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health care

This tag is associated with 4 posts

Much Bigger Than a Glitch

The “glitches” in the Healthcare.gov website are major, pervasive, and damaging to Americans’ ability to acquire health insurance under this law. And the President seems only willing to offer weak apologies for the problems, as evinced by his recent Rose Garden appearance. Now the media has become embroiled in the question of “how long” it might … Continue reading

Researchers Propose Calorie Tax

The National Bureau of Economic Research has come up with a great new idea: let’s tax calories to make people thinner. “Raising the price of a calorie for home consumption by 10 percent may lower the percentage of body fat in youths about 8 or 9 percent, according to new research from the National Bureau of Economic Research,” writes Peter Whoriskey for the Washington Post. Continue reading

CAP Panelist Critiques Obamacare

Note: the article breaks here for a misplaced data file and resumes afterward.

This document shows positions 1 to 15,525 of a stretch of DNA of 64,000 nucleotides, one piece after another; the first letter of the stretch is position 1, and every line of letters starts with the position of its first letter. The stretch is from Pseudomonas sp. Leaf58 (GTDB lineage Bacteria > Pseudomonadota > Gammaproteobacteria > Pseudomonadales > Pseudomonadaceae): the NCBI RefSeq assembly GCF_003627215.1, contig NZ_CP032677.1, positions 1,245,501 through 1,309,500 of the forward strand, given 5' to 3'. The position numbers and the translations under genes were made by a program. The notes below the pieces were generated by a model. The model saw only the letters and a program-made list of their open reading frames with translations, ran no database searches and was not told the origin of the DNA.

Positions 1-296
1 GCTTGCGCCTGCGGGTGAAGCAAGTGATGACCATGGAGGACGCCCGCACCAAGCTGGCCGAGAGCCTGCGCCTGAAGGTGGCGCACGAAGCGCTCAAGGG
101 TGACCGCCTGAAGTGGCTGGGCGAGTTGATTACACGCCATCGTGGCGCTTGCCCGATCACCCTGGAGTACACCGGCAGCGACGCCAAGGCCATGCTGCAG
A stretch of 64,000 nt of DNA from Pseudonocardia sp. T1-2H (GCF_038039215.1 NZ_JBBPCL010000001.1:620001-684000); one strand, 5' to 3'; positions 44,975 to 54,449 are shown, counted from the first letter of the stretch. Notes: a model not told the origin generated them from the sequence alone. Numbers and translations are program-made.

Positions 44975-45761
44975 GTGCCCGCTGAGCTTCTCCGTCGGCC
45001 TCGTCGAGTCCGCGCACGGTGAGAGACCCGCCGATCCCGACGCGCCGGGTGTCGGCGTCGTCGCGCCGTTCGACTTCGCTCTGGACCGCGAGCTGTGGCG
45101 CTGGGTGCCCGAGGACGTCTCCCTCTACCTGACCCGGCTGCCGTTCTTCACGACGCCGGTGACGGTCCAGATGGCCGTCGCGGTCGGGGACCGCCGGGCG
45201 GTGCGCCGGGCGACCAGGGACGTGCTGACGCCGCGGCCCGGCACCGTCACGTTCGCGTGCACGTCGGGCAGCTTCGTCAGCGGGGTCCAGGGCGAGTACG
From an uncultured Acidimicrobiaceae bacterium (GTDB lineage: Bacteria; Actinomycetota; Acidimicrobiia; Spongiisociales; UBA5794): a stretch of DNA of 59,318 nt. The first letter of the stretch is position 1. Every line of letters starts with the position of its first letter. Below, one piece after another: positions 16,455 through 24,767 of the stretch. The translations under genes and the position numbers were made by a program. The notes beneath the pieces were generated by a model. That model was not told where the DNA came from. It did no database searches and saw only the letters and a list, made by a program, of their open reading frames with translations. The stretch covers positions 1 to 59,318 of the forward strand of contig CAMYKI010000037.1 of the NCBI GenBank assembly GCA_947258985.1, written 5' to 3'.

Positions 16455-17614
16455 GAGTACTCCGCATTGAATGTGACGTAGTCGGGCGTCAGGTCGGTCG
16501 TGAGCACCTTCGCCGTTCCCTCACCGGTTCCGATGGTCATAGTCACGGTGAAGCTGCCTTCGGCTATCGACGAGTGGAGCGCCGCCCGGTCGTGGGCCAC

“I don’t think Obamacare is going to drive health insurance costs down.” These words, while common sense to the Right, prove startling when you consider where they were spoken today: at the liberal Center for American Progress, which has historically informed policies made by the Obama Administration. “All the evidence I can tell you as a business person who pays for health insurance is that it’s driving them way up,” continued Steven Brill, journalist and author of Time Magazine’s February lead story, “Bitter Pill.” Continue reading

Rate Shock Threatens Young Americans

Young Americans are faced with joblessness, skyrocketing school loans, and burdensome entitlement programs. Now, health care prices will be rising considerably, threatening “rate shock” on America’s consumers. Aetna is “cautioning that premiums for plans sold to individuals could rise as much as 50 percent on average and could more than double for particular groups such as the young and healthy,” according to the Washington Post’s N.C. Aizenman.

For Aizenman, the question is not whether these hikes are justified, but whether young consumers will skip health insurance entirely–and take the penalty instead. Continue reading

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